The East-West routes into Boston are very heavily tolled, while North-South commuters pay no tolls at all. Besides equalizing this unfairness, tolling the North-South expressways would encourage a lot more people to take public transportation. Ultimately, that would build support for making the mass transit systems better.

Traffic = economic activity

Traffic = economic activity. Recession and unemployment is the most effective way to reduce traffic. People having jobs to go to and money to spend places is the positive way to think of traffic, rather than it being a problem.

If more people could telecommute, many businesses could leave Boston and Cambridge for cheaper rents elsewhere. Everybody wins - employees and employers, well, except the cities of Boston and Cambridge lose tax revenue.


Cars are an inefficient expression of that

People waiting in traffic wait. Sure some of them are on the phone, etc. but there is a cost to that in accidents as well. They are also wasting gas and other resources running engines, going nowhere.

At least people using transit are often working these days, as are people in a carpool when they aren't driving. Cyclists, runners, walkers, etc.? Getting exercise they might not otherwise have time for and reducing the obesity burden on healthcare systems (a shower takes the same amount of time at work as at home).


Some newer cars, and in the

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Some newer cars, and in the near future all newer cars, turnoff the engine when the car is not moving.... eg at red lights or in traffic jams.

The 100 mpg gallon car is coming.... VW in Europe is selling a fossil fuel Passat that gets 65 mpg.

Low speed follow the car in front cruise control is under development and available in a few cars now but in future will be in enough cars to eliminate the type of jams seen in that picture.

Auto technology to move more people faster, cleaner, safer and quieter is improving very quickly. And most important the technology will allow existing infrastructure to handle more traffic volume.

Which isn't to say we shouldn't give up on the T... there is always hope that.



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I have severe doubts that technology can eliminate jams when there are just too many cars trying to go down the road. And besides that, all the capacity in the world doesn't solve the parking problem for personal vehicles. Even in the 1940s they realized that. They calculated that highway commuting would require a parking lot the size of the North End, at least.

So, unless you want to see the city gutted for parking, it's simply not geometrically possible to support personal vehicle commutes for everyone. Another solution must be found.


Get more people to use motorbikes

Remember the list of the most dense cities in the world? Well, coincidentally motorbikes are in far greater use in the top ones than anywhere in the US. Motorbikes solves parking and road space problems. There are more than just your limited proposed solutions to problems.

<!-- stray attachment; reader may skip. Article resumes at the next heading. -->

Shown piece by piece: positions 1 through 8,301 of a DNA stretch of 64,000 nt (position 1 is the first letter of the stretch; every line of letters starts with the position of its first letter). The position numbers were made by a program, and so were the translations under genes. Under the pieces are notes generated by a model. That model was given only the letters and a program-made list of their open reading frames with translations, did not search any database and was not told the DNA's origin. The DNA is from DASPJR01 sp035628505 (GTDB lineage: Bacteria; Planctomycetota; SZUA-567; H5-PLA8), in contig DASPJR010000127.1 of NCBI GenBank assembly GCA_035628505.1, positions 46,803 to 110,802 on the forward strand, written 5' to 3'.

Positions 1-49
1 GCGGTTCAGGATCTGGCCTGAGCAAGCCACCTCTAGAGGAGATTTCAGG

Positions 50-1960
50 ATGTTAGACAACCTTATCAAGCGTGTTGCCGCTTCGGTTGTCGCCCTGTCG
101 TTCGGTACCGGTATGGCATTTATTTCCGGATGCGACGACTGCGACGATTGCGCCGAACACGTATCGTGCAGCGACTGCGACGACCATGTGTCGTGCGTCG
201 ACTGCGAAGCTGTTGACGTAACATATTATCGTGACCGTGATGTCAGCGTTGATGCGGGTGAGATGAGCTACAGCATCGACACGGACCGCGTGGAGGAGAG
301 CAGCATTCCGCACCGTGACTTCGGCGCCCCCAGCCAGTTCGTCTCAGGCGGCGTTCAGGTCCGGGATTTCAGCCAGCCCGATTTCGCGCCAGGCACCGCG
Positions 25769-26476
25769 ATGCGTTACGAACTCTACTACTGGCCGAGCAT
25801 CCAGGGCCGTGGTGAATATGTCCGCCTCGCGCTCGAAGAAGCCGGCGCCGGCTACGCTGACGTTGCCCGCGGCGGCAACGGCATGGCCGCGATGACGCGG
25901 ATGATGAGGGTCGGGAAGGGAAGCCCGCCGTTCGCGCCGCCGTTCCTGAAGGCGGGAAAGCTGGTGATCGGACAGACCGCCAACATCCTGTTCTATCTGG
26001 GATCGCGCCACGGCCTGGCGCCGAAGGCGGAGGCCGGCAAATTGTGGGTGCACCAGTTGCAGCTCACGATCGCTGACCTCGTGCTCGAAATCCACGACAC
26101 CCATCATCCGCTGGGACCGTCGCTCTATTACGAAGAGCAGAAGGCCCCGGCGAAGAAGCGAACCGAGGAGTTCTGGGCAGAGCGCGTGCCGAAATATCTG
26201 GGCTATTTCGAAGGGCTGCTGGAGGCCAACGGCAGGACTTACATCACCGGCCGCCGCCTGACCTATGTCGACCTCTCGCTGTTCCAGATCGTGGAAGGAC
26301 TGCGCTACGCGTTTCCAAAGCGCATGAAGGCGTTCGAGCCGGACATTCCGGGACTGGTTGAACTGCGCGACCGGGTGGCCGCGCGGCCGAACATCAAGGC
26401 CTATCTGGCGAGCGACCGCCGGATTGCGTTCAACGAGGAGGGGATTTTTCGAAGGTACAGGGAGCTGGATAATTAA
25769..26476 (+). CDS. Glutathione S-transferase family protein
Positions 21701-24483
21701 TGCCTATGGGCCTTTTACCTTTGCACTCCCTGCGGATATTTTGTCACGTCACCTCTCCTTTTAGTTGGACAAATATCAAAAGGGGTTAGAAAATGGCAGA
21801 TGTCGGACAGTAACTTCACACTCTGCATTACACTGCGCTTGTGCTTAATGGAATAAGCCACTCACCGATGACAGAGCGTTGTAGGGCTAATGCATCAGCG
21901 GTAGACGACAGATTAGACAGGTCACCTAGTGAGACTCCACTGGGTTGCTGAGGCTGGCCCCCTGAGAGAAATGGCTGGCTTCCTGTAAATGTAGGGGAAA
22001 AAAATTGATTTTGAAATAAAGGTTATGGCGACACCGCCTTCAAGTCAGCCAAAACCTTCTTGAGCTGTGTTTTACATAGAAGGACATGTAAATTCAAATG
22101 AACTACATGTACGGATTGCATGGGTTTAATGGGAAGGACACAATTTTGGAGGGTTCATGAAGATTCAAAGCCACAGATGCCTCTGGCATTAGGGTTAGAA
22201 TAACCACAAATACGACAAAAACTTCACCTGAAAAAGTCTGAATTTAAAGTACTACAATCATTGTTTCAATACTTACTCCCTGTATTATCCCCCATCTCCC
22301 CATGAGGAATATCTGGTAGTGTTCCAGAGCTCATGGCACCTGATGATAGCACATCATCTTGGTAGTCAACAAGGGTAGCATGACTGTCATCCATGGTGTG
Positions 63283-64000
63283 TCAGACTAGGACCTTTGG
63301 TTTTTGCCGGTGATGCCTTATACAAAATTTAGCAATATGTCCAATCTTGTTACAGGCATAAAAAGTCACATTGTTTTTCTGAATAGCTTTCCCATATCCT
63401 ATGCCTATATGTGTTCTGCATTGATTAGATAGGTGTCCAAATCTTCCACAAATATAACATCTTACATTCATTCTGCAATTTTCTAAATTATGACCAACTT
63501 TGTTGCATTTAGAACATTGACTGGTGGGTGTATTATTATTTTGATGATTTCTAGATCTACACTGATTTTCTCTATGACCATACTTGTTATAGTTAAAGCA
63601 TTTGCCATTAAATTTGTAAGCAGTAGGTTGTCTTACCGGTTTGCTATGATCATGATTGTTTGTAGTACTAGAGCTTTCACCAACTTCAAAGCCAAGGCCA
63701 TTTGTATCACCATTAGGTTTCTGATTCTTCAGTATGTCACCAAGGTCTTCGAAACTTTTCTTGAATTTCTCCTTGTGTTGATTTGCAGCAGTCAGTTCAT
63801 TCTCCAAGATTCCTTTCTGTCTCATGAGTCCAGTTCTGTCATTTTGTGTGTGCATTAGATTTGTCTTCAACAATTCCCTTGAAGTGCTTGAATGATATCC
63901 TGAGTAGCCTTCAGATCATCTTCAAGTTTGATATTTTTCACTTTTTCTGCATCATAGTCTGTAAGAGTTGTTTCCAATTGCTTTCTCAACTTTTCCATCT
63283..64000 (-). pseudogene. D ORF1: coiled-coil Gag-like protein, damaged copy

A Fair Truth

That is true that historically, the large congestion lowering event has been economy. My sense by your branding, many will just assume you're only thinking about cars. So I'll add crowded subways, bike lanes, and sidewalks all share that truth.

That said, it would be nice if the area in the picture does not turn into a parking lot every rush hour (and I think weekend too?). From what I can tell, I do think some of the congestion is not the inevitable type (like one can argue outbound will always be congested, the only want to handle it would require an absurd level of lanes which would defeat the purpose). The addressable congestion is the Leverett Connector (Exit ramp to Storrow/Circle) traffic. It is funneling both Tobin Bridge and 93 into one lane into the tunnel. With that, it blocks the third ramp traffic and the exit ramp towards the circle.

I suspect much can be alleviated if the cars take the Turnpike (or better distributed to not overwhelm Leverett). Which makes me wonder how much would be helped with off-ramps in the Turnpike into Boston and/or ending tolls in Allston.


Design error

The Leverett Connector back up must be caused by bad design and poor traffic simulation. Exceeding capacity so soon after build shows how unreliable traffic simulations are.

Massachusetts never evaluates projects after built to see how accurate the traffic simulations were for the design, so bad simulations never get fixed. Some designs count on having no accountability, use bad data for simulations and pretend congestion doesn't exist. Cambridge, for example takes data in Kendall Square where traffic is low instead of major routes.

Leverett Connector Not Design Error

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Problem will always be narrowest section of roadway - the Storrow on ramp/tunnel entrance - which was never part of the Big Dig. The Leverett Connector does it's job in my mind - gets traffic off of 93 to wait in the crazy line for anyone who insists on taking Storrow.